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Curtis, Tine; Larsen, Finn B.; Helweg-Larsen, Karin; Bjerregaard, Peter (2002)
Publisher: Co-Action Publishing
Journal: International Journal of Circumpolar Health
Languages: English
Types: Article
Subjects: gender, Greenland, health, sexual abuse, violence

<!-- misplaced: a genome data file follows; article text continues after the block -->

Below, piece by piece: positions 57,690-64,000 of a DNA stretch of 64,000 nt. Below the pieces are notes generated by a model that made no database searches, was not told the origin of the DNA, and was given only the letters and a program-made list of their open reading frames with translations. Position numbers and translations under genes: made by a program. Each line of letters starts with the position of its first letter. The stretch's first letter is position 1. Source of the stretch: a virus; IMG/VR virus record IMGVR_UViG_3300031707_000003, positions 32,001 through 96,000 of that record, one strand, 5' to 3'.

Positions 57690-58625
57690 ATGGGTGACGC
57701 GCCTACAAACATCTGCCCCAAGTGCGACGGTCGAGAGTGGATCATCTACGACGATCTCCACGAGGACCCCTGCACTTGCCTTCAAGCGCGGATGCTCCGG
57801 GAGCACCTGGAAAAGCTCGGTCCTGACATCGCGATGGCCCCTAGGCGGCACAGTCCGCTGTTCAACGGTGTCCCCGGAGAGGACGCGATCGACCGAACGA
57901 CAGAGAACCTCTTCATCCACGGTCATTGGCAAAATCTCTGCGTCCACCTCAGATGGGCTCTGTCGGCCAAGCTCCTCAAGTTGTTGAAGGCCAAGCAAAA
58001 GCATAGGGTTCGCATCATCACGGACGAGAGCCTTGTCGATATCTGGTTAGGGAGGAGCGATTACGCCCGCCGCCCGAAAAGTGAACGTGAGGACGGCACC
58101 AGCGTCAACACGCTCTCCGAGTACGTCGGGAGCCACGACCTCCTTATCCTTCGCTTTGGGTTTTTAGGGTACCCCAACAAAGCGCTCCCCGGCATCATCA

The purposes of the study were to analyse the lifetime prevalence of violence and sexual abuse among the Inuit in Greenland and to study the associations between health and having been the victim of violence or sexual abuse. Associations were studied with specific attention to possible differences between women and men. Further, response rates were analysed specifically in order to understand consequences of including questions on violence and sexual abuse in the questionnaire survey. The analyses were based on material from a cross-sectional health interview survey conducted during 1993-94 with participation from a random sample of the Inuit population in Greenland (N = 1393). The prevalence of ever having been a victim of violence was 47% among women and 48% among men. Women had more often than men been sexually abused (25% and 6%) (p < 0,001) and had more often been sexually abused in childhood (8% and 3%) (p = 0.001). Having been the victim of violence or sexual abuse was significantly associated with a number of health problems: chronic disease, recent illness, poor self-rated health, and mental health problems. The associations between having been the victim of violence or sexual abuse and health was stronger for women than for men. It is possible to secure a reasonably high response rate in a general health survey that includes questions on violence and sexual abuse.(Int J Circumpolar Health 2002; 61(2):110-122)Keywords: gender, Greenland, health, sexual abuse, violence
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